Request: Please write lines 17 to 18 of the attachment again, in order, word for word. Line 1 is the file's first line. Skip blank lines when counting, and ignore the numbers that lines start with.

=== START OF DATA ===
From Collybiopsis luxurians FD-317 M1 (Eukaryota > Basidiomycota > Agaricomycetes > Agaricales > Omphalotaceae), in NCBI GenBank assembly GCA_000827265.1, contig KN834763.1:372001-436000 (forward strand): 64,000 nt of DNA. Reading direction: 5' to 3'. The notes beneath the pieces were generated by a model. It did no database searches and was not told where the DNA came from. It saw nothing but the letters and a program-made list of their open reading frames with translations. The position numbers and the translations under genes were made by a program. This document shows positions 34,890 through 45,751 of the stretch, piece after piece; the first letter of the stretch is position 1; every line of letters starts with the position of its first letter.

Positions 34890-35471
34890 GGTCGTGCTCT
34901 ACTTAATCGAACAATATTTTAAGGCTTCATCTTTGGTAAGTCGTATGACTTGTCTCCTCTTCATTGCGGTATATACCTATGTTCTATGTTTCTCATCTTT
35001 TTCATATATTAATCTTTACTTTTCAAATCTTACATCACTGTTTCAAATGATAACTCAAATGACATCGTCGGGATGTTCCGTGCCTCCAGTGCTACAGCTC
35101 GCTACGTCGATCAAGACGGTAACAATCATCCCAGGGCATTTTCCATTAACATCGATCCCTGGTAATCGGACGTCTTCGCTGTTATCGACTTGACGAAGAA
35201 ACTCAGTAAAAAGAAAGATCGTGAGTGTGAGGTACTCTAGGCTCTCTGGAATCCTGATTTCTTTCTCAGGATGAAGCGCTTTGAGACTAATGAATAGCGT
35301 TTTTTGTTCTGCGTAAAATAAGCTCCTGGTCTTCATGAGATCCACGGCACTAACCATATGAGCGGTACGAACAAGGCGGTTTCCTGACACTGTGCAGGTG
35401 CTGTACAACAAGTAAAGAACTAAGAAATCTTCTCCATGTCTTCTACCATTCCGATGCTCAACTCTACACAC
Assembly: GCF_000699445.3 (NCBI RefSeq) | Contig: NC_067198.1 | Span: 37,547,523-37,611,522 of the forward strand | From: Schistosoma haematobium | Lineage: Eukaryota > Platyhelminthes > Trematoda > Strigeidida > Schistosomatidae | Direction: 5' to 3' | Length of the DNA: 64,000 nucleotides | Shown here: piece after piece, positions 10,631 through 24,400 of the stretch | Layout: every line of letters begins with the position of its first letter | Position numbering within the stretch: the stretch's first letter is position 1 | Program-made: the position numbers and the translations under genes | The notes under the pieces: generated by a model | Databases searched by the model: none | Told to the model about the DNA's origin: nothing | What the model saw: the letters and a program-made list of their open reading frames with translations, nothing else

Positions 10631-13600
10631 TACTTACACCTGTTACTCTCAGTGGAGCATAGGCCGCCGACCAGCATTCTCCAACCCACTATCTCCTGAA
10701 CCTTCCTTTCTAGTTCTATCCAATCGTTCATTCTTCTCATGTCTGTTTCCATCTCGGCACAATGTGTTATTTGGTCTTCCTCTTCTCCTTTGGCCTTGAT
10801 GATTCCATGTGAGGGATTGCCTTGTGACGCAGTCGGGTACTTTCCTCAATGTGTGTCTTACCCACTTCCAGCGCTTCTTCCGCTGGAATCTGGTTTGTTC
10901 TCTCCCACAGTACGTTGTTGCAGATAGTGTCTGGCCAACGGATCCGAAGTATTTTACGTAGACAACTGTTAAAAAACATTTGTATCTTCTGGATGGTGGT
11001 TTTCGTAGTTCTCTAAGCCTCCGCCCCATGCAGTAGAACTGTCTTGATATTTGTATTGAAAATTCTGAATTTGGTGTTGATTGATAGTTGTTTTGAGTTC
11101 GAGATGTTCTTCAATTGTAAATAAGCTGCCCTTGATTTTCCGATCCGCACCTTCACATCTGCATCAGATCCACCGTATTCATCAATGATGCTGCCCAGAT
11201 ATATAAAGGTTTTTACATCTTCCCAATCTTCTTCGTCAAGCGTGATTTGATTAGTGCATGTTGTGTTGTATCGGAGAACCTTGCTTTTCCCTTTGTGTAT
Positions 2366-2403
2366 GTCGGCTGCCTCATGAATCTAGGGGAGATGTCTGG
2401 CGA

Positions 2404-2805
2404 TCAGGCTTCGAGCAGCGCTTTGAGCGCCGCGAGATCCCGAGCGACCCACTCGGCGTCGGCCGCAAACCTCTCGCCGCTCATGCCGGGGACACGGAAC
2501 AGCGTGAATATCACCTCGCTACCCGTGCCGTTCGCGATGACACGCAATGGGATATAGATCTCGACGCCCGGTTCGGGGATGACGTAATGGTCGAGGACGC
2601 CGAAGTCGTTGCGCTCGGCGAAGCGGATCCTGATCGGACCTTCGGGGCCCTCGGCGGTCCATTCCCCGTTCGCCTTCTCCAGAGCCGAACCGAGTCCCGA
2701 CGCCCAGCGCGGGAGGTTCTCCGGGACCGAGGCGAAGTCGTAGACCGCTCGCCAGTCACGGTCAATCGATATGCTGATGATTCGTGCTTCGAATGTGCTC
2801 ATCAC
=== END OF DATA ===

11101 GAGATGTTCTTCAATTGTAAATAAGCTGCCCTTGATTTTCCGATCCGCACCTTCACATCTGCATCAGATCCACCGTATTCATCAATGATGCTGCCCAGAT
11201 ATATAAAGGTTTTTACATCTTCCCAATCTTCTTCGTCAAGCGTGATTTGATTAGTGCATGTTGTGTTGTATCGGAGAACCTTGCTTTTCCCTTTGTGTAT